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Last Updated 20.11.2019 | 9:15 AM IST
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“I know such obsession with the male child exists” – Irrfan Khan


Irrfan Khan is again on a high after a sterling performance in Qissa where he plays a Sikh and speaks fluent Punjabi. He speaks to Subhash K Jha (in English and Hindi, not Punjabi).


What was it like speaking Punjabi for the first time in Qissa?

Initially when I was told about it (Qissa) I felt I didn’t want this in my life right now. I had no knowledge of Punjabi at all before this film. So I was like, ‘I’ve never heard this word before. Where did that come from?’


So how did you master the language?

After practicing the rhythm of the words, I started enjoying speaking in Punjabi. Thereafter I wouldn’t speak in Hindi, only in Punjabi during the shooting. I enjoyed myself thoroughly.


Do you enjoy mastering languages for your roles?

I enjoy playing characters which allow me to explore new, emotional and verbal areas. In Qissa the difficult part was not the language but getting into the head space of my character.


You play a man who goes to delusional lengths to convince himself he has a son. How important was it for you to be convinced that some men go to any lengths to have a male child?

I know such obsession with the male child exists. But I wasn’t dealing with that. For me my character’s craving for a child is a metaphor for human desire. We are born on this earth. Then we begin to look for some sign of unity and harmony .We look for a centre, for God, for permanence…..


Your character is tormented by demons?

My character is at war with ‘Nature’. He wants to know why ‘Nature’ created his child as a woman. My character is looking for continuity.


Did you bring this interpretation into your character on your own?

Whatever the director Anup Singh had written was not the complete character portrait. I had to personalize the character, give the character something from my life. It was the only way I could make the character my own.


You mean you added your own interpretation to the director’s?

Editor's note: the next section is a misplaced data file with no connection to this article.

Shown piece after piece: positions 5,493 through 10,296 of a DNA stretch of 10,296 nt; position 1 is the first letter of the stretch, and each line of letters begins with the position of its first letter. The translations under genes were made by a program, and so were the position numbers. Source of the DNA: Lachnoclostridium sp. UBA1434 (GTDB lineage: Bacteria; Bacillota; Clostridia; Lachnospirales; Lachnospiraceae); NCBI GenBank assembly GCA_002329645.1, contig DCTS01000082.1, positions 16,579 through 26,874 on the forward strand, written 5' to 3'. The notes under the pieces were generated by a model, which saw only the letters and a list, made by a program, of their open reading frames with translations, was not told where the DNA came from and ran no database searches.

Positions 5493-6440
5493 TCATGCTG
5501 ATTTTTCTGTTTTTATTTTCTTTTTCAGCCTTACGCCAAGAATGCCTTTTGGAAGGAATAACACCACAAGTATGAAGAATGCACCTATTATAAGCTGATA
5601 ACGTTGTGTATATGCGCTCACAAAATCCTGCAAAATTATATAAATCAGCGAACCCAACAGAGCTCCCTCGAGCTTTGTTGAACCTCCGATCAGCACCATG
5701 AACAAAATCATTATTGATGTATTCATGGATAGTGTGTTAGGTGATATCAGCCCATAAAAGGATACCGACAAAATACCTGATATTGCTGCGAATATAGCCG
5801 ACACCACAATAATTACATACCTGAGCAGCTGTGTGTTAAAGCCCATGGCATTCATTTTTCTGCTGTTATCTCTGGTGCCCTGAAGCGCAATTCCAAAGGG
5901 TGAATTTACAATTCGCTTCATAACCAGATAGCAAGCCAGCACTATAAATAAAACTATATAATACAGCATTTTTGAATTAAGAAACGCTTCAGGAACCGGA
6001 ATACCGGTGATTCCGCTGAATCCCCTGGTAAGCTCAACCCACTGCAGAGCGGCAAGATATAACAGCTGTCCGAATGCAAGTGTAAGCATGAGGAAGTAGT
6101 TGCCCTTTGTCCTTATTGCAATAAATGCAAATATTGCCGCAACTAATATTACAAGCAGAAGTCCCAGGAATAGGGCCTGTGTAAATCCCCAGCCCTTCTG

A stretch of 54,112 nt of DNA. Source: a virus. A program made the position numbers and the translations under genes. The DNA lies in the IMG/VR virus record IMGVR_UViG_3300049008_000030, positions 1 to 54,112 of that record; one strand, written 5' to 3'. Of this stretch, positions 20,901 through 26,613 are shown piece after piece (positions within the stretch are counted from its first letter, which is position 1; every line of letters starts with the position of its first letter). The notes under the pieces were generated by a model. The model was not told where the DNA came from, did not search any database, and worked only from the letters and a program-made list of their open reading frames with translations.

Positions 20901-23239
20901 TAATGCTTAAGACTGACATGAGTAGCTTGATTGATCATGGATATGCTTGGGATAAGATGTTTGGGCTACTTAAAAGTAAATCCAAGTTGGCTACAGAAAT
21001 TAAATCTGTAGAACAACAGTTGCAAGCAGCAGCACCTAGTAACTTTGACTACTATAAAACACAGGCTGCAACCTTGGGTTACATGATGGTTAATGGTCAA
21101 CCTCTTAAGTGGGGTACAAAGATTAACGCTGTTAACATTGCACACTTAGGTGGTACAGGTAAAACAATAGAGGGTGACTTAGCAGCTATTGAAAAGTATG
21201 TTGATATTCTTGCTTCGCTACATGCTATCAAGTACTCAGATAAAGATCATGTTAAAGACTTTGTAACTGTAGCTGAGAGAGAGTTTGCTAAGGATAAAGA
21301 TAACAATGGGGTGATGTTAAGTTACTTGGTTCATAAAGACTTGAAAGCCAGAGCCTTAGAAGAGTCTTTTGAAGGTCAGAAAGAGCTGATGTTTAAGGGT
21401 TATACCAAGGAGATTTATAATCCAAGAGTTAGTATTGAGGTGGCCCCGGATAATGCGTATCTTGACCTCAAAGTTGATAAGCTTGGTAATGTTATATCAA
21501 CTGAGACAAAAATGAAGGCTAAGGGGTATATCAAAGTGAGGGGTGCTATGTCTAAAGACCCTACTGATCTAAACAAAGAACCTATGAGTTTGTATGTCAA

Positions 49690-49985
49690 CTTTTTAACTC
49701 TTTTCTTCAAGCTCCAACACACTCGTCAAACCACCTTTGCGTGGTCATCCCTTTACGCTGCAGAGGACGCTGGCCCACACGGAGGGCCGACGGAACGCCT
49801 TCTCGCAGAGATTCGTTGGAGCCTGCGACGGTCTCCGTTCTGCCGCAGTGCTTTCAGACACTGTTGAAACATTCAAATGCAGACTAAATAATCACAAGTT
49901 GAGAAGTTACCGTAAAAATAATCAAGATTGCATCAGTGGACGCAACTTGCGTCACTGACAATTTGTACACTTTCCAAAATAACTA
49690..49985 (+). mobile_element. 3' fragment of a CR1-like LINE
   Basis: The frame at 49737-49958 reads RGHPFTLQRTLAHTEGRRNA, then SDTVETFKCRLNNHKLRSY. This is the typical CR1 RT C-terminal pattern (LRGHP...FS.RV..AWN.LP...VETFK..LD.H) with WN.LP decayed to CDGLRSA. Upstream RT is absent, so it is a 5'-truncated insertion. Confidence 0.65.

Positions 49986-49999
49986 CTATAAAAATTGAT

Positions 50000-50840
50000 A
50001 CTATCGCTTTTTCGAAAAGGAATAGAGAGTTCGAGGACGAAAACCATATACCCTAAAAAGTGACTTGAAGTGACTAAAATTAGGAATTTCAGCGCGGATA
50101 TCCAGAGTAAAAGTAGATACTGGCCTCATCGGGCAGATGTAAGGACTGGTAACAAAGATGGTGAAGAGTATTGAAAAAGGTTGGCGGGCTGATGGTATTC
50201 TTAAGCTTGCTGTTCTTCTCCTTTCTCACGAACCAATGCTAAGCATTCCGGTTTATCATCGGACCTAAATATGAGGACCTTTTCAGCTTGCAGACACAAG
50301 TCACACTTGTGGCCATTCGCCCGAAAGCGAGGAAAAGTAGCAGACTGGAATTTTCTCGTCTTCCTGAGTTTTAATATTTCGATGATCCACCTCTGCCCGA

I had my own story to tell. I had to add that story to the director’s story without getting intrusive. I had to bring my own colours into the role without losing sight of the director’s palate.


How much did the actress Tillotama Shome who played your daughter whom your character forces to behave like a son, help get your character in place?

She ‘s a very focused actress. She once came to me during the shooting after pack up. She seemed very troubled. She had a question. She wanted to know what it meant when my character of the father is shown swallowing up her character?


What did you tell her?

I told her sometimes over-explaining a situation kills its impact, that understanding a situation becomes a hurdle. Sometimes it is better not to intellectualize a given situation. Everything in life and art cannot be explained by logic. Sometimes you just have to reflect and act.


You avoid getting into over-intellectualization?

We can try to intellectualize situations in a script. But I don’t work that way. I used to work like that. I used to question the director for meanings. When you do that you start acting the director’s interpretation of the character rather than what the character may actually represent.


How do you avoid this danger of over-interpreting a character?

I’ve seen actors, brilliant in their own right, use their minds to make their bodies act the meaning of a scene. That’s very boring for me.

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